Savage: When did you start taking an interest in fighting Cystic Fibrosis? Can you tell us about your friend? 

JN: I met him playing ultimate in college and his name quickly became a verb on our team. Pulling a Chris Allen meant you made some ridiculous shot that most people couldn't, or otherwise performed far above average. His first year of playing he was just a cut above everyone as a natural athlete. At one cold tournament, we noticed his hands turning a little blue and we started asking questions. He explained he had this disease since birth that caused among other things poor circulation. Over the course of our years together on the ultimate team, I could see him declining a bit due to the other terrible effects of CF. Luckily in 2012, the drug Kalydeco was released and it worked really well for him. We were able to play summer league together with many of our old college teammates in 2015. Our dismal record didn't reflect how much fun we had.

Savage: Tell us about your Cystic Fibrosis Foundation campaign.

JN: My campaign is part of my nomination for the 2019 class of Rising Stars by the Cystic Fibrosis Foundation. Rising Stars are outstanding young professionals in the Knoxville community recognized for their commitment to volunteerism and career achievement. My work with Knoxville Youth Ultimate was a major contributor to my nomination. As part of this award, I pledged to raise funds for the organization. I have happily doubled my initial goal and have since increased it twice. It is amazing to see such incredible generosity for such a worthy cause.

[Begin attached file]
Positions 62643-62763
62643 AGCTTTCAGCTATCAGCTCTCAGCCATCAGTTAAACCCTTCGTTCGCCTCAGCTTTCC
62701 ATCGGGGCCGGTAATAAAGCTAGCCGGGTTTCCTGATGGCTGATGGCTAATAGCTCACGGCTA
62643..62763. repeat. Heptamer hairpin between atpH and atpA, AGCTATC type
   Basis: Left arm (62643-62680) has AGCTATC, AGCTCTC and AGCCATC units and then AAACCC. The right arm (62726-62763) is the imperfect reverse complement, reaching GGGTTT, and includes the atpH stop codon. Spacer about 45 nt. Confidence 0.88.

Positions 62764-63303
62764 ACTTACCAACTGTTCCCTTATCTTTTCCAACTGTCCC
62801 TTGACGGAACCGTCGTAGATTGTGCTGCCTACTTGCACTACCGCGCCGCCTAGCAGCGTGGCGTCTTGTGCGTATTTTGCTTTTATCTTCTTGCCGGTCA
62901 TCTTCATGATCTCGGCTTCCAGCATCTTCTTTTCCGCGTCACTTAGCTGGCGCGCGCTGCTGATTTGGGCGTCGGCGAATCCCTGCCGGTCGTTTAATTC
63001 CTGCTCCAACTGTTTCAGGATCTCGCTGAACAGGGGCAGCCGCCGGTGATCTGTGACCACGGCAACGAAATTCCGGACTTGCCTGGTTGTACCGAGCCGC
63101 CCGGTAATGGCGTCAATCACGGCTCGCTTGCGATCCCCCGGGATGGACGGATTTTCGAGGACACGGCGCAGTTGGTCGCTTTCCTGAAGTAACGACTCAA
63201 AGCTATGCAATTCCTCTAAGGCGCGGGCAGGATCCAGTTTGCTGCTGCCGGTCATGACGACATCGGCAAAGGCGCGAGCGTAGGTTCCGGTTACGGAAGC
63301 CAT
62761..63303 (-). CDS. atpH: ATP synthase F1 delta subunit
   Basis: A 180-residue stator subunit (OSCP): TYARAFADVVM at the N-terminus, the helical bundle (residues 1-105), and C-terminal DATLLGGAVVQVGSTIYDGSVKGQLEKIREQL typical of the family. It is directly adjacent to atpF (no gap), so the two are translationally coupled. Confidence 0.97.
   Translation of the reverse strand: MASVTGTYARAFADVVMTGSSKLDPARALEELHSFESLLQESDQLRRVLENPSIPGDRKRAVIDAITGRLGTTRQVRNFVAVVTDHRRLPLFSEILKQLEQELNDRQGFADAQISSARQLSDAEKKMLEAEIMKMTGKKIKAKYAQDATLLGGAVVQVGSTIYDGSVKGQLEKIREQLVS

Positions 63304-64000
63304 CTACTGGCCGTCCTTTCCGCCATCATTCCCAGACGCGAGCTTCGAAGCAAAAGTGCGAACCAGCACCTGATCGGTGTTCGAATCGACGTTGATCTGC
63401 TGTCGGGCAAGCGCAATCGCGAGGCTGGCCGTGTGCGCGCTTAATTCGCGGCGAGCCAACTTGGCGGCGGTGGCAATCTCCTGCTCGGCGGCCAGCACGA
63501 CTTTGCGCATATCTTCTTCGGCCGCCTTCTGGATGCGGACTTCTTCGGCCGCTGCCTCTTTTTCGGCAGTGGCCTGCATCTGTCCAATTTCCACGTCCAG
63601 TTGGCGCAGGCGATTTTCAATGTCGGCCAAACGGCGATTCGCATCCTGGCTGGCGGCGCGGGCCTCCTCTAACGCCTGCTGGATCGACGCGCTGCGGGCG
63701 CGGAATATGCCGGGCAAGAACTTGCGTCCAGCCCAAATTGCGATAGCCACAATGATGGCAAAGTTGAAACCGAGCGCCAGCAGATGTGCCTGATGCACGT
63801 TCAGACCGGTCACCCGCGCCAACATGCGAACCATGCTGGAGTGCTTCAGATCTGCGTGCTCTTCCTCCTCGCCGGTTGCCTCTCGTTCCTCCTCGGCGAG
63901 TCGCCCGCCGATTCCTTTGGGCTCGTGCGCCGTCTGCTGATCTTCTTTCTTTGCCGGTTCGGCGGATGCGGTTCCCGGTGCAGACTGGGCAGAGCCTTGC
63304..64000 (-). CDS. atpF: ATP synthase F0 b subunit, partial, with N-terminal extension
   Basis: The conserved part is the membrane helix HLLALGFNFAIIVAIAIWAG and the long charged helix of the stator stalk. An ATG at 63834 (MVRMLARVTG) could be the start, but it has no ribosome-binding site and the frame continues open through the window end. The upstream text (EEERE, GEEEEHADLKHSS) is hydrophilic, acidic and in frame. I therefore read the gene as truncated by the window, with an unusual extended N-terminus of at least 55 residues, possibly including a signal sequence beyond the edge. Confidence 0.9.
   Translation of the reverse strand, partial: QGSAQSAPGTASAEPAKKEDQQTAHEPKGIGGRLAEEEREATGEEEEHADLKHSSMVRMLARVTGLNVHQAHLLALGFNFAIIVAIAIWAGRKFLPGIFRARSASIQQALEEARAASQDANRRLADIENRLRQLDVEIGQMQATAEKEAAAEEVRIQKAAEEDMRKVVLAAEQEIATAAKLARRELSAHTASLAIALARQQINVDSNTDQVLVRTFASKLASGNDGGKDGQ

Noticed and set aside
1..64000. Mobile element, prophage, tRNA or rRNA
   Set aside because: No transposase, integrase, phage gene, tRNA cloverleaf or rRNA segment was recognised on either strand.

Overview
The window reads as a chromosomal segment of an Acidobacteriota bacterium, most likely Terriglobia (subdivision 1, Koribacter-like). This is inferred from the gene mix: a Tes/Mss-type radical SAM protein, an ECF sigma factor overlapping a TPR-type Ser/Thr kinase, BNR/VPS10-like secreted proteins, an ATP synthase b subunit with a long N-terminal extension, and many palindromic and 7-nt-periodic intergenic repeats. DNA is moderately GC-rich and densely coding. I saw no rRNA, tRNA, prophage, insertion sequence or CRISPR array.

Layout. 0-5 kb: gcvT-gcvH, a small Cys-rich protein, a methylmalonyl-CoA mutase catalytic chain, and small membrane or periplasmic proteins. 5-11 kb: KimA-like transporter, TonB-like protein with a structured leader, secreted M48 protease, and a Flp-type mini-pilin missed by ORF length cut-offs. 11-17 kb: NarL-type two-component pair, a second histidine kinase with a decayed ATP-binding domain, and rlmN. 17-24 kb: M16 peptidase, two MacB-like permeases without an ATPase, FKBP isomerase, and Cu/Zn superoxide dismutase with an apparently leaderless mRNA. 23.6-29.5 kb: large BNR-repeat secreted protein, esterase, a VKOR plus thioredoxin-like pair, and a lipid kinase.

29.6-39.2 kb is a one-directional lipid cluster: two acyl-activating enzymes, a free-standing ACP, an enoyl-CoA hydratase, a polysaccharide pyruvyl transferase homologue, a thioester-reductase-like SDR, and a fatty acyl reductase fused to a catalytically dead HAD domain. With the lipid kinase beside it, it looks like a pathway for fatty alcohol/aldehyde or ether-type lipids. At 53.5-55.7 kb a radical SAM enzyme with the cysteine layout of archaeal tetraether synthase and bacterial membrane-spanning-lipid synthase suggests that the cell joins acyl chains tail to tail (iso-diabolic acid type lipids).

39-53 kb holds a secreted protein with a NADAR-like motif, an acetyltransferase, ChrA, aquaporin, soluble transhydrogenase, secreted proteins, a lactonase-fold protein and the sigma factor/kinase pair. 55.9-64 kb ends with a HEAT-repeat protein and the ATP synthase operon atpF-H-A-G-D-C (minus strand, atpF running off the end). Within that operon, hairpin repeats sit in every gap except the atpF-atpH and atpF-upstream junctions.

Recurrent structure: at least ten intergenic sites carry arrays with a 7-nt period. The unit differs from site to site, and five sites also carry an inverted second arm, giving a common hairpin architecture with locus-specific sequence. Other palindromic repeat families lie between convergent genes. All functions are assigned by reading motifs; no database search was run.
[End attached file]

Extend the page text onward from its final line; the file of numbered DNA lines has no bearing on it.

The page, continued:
Savage: Have you found that the ultimate community is supportive of charitable causes like this? 

JN: The local ultimate community has been huge. Friends of mine realized the opportunity and decided to make a Knoxville ultimate table at the black tie gala that will honor all Rising Stars. Many other people in the ultimate community have pitched in as well with individual donations. Other charitable causes in the past have included helping to fund Knoxville's youth teams when they traveled to their first national tournament (Knoxville high school women's team placed ninth last year at the national invite as well — they're awesome!), helping to fund medical bills, helping after a skiing accident, volunteering to clean up a local park of invasive plant species in exchange for field access, and many, many others.

Savage: Anything else you want to add?

JN: Before starting this fundraising campaign as part of receiving my Rising Star recognition, I was very averse to asking for help, donations, or sponsorships. This process has taught me that people want to help, donate, and sponsor if you ask. You just have to ask.